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A Tale of Six Chandeliers

Kerry Barrow, Collection's Cataloguer, Curatorial Services

Chandelier

The Parliamentary Precinct is home to a vast number of objects and artefacts that have interesting and varied histories. Often however, with the passage of time misinformation gets attached to these objects and the truth is often obscured or even forgotten. Such was the case with the six magnificent chandeliers that hang from the ceiling and illuminate the large expanse of space that is The Confederation Room, (Room 200) in the West Block. The origins of these wonderful chandeliers had become vague and largely unknown. Curatorial Services therefore undertook to rectify this matter and using factually based research, the true origins of the chandeliers and how they came to be in the Canadian Parliament Buildings was revealed.

The chandeliers have been in place in The Confederation Room since the room's creation and official opening on April 15, 1964. At that time, the chandeliers were already over 100 years old. The chandeliers are in the style that is known as the Regency tent and date from 1840. They are attributed to the renowned glass firm of Henry G. Richardson & Sons Ltd. of Stourbridge, England, whose workmanship was of such quality it could not be reproduced in 1964, let alone today.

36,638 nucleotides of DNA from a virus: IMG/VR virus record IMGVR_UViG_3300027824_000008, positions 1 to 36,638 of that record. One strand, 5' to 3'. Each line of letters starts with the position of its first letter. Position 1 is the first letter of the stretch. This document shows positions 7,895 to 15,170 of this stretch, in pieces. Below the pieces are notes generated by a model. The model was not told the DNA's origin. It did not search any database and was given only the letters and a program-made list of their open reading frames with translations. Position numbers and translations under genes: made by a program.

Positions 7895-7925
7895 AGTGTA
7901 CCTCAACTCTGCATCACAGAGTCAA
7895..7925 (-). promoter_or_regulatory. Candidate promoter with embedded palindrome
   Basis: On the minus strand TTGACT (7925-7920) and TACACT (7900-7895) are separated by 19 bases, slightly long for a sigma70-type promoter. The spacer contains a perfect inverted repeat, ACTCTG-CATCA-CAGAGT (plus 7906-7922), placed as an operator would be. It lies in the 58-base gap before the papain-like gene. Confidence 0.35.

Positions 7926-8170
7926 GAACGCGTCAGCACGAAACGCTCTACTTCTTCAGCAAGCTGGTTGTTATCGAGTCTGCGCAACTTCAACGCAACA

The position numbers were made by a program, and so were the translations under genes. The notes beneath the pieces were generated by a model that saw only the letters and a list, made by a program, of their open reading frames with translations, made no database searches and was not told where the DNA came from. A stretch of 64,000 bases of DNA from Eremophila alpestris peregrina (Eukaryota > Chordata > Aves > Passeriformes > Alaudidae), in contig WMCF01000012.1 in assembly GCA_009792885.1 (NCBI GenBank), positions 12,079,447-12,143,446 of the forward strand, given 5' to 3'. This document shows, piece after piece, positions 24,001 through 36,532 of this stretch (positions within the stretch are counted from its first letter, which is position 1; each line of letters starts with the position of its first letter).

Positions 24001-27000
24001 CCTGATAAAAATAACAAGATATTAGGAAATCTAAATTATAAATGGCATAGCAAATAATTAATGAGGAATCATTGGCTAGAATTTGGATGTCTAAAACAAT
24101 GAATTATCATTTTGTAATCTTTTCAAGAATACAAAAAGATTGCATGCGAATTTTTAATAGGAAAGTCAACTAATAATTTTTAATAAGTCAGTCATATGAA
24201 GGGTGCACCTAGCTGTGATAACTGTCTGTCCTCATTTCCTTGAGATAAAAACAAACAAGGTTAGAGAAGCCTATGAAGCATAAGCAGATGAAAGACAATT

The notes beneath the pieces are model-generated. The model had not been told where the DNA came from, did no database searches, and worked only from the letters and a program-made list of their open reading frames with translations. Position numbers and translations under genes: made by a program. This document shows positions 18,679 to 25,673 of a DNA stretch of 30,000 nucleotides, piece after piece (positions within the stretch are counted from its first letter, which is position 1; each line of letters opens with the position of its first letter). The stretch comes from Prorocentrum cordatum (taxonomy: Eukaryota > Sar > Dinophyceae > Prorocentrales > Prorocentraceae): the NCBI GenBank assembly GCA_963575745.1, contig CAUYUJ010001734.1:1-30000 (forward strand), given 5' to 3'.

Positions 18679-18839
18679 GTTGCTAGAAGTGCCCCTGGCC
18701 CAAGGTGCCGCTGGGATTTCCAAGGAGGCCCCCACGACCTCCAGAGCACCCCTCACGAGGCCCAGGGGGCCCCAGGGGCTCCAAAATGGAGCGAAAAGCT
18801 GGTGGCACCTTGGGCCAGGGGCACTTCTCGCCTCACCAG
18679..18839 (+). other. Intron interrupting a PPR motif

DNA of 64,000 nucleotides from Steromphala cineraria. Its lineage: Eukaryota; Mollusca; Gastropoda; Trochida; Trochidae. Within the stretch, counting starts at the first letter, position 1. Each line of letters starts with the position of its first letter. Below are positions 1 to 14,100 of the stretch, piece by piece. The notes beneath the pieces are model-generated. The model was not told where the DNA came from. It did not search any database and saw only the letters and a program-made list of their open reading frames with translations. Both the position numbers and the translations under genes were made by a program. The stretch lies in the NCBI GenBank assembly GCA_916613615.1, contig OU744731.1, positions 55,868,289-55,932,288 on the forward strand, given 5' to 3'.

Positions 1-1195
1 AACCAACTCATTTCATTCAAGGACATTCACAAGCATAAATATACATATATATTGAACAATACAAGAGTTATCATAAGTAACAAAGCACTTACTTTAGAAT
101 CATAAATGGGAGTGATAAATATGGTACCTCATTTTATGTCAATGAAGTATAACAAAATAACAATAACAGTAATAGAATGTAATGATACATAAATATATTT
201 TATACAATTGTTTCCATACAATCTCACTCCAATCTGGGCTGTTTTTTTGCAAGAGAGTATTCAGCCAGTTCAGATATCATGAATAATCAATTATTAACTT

The history of the chandeliers can be traced back to the first half of the 19th century, to The Royal Assembly Rooms in Liverpool, England. The rooms, popular social gathering places of the time, were created in 1844 to play host to concerts and balls and were in existence until 1908. When exactly the rooms ceased to exist, is as yet unknown.

Chandeliers

Following the end of the First World War and with the onset of the Great Depression however, such places as assembly rooms fell out of fashion. Many of these spaces were closed and were often left derelict with their contents stripped and sold off at auction. The Royal Assembly Rooms probably met with such a fate and was subsequently demolished, as no trace of the building exists today. Circa 1930, the six chandeliers were purchased by a Mrs. M.E. Crick, the proprietress of a chandelier shop in London.

Sometime between 1930 and 1960, the chandeliers were repaired by the well-known and respected lighting firm of F & C Osler, of Birmingham, England, as by this time the frames were in very poor condition. It was from Mrs Crick's establishment in 1960 and at a cost of $75,000 that the Canadian government purchased the chandeliers, after an employee of the Department of Public Works spotted them. It was decided that they would be ideal for the new room that was being created in the West Block. Before being shipped to Canada, the chandeliers were rewired and adapted for Canadian voltage and over a six-week period were installed in the new room, in time for its grand opening.

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